Featured Alumni

Emily Berger

Emily Berger Degree/Year: B.S., Computer Information Systems and B.S., Interactive Media, 2011
Current Employer: Sony Computer Entertainment
Title: Technical Artist

Ever since I was a little girl I’ve always been really interested in technology of any kind. After looking into my future career path, I realized that having knowledge of programming would be very beneficial.

Two parts of my Bradley education have extreme impact on my career. Learning multiple programming languages has enabled me to be able to adapt in my industry. It helps me to learn new languages that are proprietary to Sony as well as other languages not offered. Another beneficial part of my Bradley education has to be getting involved with multiple organizations and being very proactive in my career search.

Make sure you have an interest in your possible career path. This will allow you to focus on things that will be specific to your career. By the end of your junior year, you should be contacting the Smith Career Center about possible internships and jobs. There are scholarships available through the International Game Developer’s Association – I received one recently to attend the IGDA Leadership Forum. Even if you’re in CIS and not interested in the video game industry there are multiple conferences a year that you are able to attend. There is a conference called Grace Hopper Celebration of Women in Computing that is perfect for women in the technology field.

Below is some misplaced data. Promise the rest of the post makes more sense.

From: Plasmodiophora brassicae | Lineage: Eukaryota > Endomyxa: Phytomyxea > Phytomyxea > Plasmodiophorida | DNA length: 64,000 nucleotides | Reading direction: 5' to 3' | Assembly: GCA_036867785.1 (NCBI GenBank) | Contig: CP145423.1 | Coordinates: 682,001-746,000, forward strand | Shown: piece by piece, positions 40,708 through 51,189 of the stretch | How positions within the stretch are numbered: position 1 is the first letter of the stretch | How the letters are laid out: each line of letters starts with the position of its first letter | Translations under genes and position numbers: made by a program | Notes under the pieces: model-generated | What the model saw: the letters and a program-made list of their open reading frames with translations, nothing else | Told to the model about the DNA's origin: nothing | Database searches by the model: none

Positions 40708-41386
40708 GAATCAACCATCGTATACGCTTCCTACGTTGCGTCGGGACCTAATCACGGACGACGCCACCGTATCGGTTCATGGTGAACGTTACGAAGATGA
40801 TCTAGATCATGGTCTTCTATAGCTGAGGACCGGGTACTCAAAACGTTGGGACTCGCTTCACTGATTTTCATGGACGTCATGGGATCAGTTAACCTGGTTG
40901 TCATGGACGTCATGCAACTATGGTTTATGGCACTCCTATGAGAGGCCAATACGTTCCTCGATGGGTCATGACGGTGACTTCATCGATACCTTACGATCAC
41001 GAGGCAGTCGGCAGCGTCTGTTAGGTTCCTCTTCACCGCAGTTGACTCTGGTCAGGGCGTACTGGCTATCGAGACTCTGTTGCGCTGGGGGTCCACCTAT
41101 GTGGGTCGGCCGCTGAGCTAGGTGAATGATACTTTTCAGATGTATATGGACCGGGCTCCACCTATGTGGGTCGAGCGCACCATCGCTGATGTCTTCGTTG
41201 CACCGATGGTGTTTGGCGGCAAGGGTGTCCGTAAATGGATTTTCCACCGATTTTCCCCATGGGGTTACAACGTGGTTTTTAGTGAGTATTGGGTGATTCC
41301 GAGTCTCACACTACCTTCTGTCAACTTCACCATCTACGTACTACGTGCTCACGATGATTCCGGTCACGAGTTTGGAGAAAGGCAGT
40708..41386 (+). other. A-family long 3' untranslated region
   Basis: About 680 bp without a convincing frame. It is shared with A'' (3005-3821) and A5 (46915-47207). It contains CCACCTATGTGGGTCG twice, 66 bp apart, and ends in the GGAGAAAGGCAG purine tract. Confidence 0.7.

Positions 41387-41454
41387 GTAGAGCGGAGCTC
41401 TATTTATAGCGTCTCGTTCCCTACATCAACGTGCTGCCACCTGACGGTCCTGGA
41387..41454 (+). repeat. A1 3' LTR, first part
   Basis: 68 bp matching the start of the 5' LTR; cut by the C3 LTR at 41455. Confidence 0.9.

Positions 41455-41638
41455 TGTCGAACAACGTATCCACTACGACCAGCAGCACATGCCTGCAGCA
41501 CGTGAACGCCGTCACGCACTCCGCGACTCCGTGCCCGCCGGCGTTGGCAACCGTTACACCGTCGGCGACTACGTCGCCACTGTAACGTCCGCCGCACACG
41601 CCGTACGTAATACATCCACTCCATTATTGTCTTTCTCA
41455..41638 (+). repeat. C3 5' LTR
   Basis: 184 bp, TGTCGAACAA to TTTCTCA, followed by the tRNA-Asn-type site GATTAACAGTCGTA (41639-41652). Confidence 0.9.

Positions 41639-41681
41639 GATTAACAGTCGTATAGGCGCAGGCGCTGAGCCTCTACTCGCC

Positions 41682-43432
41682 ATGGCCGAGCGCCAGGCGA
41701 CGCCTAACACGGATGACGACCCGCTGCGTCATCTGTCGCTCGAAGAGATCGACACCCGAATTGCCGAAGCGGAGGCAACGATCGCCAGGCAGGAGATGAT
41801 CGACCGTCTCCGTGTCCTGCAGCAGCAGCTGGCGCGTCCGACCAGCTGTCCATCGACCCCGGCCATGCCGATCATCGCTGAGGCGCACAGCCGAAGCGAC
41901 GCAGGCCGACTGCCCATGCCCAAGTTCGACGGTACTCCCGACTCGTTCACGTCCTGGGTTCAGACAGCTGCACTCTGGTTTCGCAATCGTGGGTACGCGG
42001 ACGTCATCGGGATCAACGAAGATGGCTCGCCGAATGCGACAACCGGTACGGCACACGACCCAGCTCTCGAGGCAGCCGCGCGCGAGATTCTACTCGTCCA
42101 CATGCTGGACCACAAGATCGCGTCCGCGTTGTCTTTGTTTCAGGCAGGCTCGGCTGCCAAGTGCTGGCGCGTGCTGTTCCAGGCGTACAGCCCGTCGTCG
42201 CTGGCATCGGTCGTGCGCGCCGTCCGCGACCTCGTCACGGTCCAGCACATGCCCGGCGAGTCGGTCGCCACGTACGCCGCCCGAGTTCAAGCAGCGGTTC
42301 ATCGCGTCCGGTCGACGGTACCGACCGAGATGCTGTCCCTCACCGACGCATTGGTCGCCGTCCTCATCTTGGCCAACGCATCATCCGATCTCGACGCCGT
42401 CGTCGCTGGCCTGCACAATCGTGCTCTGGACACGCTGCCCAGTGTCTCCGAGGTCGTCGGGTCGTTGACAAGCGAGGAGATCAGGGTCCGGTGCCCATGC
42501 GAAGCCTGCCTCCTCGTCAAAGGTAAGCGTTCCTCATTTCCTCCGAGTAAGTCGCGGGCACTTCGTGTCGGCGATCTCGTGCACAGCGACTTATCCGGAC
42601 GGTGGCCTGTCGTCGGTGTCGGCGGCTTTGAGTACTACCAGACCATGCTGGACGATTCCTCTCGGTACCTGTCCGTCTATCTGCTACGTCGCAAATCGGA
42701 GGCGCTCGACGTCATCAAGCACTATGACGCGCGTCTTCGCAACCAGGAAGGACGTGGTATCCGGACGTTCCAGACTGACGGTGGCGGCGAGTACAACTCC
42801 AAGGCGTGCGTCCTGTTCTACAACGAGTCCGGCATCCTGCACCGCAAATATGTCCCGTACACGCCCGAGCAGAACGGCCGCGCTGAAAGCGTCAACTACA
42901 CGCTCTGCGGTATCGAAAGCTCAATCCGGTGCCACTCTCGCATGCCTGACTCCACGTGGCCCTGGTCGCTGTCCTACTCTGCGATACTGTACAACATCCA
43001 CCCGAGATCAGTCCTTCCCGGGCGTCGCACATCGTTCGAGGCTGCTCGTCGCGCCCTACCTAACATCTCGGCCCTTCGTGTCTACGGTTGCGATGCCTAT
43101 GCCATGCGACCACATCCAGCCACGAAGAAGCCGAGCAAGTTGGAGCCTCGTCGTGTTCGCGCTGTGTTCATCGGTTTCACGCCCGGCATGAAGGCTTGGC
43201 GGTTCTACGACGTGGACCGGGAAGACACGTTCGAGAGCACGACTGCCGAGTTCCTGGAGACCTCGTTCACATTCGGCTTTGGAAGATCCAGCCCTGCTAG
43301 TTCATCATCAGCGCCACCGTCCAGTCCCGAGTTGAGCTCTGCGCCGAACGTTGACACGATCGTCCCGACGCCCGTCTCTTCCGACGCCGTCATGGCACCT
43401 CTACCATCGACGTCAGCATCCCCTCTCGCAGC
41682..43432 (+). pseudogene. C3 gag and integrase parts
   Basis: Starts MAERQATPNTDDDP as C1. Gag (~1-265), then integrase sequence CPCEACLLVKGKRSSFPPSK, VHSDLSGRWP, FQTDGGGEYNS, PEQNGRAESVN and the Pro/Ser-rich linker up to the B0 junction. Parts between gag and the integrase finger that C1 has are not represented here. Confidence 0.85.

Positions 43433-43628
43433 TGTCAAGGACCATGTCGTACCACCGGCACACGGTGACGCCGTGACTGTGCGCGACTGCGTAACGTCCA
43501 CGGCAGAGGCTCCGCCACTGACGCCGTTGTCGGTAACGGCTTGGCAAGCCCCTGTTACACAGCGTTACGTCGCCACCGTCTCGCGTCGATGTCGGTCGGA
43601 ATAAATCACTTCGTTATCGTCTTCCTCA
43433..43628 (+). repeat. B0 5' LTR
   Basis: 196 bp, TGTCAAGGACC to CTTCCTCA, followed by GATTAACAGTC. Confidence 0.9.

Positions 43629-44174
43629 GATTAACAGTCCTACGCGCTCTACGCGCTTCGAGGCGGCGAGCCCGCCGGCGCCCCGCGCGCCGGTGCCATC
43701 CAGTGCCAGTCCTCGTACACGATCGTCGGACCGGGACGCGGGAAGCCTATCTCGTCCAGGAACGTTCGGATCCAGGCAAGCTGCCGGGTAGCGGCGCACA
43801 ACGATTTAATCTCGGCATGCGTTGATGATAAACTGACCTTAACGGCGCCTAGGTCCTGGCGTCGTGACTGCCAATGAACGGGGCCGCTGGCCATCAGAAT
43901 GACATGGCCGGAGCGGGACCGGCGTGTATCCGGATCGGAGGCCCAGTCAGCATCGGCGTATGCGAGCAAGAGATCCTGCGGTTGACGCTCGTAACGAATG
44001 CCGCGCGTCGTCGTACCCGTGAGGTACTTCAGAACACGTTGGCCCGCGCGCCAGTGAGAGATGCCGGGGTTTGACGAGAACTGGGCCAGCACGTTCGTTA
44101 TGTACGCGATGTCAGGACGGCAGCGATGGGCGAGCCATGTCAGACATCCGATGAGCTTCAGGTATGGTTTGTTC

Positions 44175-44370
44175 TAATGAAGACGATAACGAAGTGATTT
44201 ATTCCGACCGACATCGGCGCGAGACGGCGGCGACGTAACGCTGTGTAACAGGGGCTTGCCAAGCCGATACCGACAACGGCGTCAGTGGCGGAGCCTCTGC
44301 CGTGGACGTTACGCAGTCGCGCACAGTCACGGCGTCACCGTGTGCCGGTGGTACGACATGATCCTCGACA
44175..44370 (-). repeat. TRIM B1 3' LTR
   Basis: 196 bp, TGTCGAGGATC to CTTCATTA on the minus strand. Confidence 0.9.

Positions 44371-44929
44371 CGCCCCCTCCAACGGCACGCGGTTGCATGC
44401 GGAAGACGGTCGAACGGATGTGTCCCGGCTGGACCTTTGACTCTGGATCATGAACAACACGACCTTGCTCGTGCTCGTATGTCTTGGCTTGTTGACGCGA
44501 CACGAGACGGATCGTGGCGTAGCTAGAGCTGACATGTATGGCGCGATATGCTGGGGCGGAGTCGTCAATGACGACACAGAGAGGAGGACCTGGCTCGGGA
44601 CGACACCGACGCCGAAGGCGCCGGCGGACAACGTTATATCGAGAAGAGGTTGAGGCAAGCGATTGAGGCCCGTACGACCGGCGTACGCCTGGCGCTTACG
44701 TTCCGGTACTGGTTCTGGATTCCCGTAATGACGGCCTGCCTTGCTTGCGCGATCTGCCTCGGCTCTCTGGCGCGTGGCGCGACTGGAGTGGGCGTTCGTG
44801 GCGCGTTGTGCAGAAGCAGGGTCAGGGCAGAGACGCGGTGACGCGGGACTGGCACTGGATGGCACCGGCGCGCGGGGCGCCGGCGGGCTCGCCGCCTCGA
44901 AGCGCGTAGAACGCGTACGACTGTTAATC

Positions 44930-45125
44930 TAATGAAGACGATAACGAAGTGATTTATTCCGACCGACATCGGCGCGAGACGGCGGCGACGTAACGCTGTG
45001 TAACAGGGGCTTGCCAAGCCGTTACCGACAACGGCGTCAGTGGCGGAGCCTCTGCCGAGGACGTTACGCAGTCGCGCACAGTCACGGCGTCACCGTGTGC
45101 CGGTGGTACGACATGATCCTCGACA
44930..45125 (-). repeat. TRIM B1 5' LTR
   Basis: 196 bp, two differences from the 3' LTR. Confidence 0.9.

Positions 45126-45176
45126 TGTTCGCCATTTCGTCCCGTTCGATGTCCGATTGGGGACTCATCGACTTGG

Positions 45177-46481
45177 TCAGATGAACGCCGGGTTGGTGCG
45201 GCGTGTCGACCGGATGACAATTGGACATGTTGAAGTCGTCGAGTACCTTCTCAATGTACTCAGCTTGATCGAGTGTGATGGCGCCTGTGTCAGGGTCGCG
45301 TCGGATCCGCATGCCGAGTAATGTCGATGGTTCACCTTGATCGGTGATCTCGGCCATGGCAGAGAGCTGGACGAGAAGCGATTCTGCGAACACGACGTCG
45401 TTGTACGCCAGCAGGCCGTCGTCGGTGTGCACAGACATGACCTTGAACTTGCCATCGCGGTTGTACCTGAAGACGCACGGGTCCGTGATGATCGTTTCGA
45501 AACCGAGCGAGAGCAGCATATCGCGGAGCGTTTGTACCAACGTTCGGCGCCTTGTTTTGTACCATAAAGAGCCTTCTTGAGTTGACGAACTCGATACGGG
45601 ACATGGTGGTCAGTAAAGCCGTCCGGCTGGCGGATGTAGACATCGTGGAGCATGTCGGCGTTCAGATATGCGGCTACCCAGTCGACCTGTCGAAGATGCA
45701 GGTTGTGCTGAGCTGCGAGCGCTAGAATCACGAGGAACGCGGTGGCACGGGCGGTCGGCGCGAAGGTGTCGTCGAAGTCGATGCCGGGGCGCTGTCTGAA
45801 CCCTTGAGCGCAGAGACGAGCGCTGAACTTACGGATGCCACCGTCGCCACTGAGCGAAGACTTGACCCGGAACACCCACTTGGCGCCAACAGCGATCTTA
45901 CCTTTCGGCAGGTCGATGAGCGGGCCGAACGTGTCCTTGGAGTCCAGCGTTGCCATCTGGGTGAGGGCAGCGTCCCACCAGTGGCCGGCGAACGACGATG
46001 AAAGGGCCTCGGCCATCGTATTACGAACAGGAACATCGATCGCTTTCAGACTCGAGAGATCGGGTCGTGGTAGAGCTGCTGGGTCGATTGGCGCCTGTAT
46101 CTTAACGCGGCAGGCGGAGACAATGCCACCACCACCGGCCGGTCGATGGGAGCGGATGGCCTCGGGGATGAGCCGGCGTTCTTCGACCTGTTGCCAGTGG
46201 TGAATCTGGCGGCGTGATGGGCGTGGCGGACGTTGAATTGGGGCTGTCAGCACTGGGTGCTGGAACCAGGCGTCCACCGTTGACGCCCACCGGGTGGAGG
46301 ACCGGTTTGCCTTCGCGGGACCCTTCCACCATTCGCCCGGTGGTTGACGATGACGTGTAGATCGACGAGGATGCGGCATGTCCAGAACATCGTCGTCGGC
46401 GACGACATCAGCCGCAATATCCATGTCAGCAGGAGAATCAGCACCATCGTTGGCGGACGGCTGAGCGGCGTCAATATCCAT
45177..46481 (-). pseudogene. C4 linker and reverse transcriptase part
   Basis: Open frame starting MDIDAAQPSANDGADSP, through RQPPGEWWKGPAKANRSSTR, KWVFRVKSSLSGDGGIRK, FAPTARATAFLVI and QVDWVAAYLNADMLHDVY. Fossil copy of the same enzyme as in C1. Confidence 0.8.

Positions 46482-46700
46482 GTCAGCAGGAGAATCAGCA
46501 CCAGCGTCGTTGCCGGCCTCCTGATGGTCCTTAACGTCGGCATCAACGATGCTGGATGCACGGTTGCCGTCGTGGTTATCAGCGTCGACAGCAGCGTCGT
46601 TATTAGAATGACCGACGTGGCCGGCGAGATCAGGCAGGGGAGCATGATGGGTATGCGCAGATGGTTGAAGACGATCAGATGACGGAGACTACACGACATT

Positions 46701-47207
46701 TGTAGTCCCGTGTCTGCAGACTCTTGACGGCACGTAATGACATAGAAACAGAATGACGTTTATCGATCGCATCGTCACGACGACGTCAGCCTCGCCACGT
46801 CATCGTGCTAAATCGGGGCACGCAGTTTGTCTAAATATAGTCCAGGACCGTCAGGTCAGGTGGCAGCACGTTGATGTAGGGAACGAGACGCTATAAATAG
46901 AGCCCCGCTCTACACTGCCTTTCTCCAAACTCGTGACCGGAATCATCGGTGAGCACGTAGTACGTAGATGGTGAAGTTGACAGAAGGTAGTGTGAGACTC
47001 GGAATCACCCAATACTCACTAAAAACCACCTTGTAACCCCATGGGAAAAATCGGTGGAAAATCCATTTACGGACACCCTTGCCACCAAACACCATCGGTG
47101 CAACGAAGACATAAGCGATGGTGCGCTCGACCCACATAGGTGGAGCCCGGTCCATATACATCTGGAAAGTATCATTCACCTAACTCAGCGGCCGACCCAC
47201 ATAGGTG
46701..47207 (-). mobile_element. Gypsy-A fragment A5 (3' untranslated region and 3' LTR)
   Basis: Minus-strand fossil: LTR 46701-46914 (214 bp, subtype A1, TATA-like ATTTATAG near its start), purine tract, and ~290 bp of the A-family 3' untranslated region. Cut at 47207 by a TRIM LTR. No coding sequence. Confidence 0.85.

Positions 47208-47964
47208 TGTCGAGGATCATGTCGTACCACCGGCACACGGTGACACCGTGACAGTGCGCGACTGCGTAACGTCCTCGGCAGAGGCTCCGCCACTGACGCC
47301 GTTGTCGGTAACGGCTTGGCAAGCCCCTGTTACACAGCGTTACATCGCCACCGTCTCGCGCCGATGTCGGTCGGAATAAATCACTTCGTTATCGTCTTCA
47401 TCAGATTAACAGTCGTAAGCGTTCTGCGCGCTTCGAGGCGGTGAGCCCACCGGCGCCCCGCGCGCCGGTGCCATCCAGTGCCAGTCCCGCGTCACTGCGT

Also, carry business cards everywhere you go because you never know when you may meet someone in an elevator or on a plane! Networking is probably one of the most important things when it comes to getting a job.

Dhaval Shah

Dhaval ShahDegree/Year: M.S., Computer Science, 2009
Current Employer: Wells Fargo Bank
Title: Business Systems Consultant

When I was 14, I got a toy called “computer,” and since then it flabbergasts me by its capabilities and variety of use. I chose computer science as my undergrad and then as my master’s degree just because of my interest and quest to learn more about this amazing machine. I don’t consider computers as just simple science because to code and design applications, one has to be creative and artistic as well.

I work as a business systems consultant in a bank and have to encounter massive size data analysis while making sure there is no room for an error; at this point, computers come to me as the best resource. With the great computation power and correct applications, computers have no match in this world. The ease of creating new processes and applying my own new algorithms everyday for the analysis brings joy to me.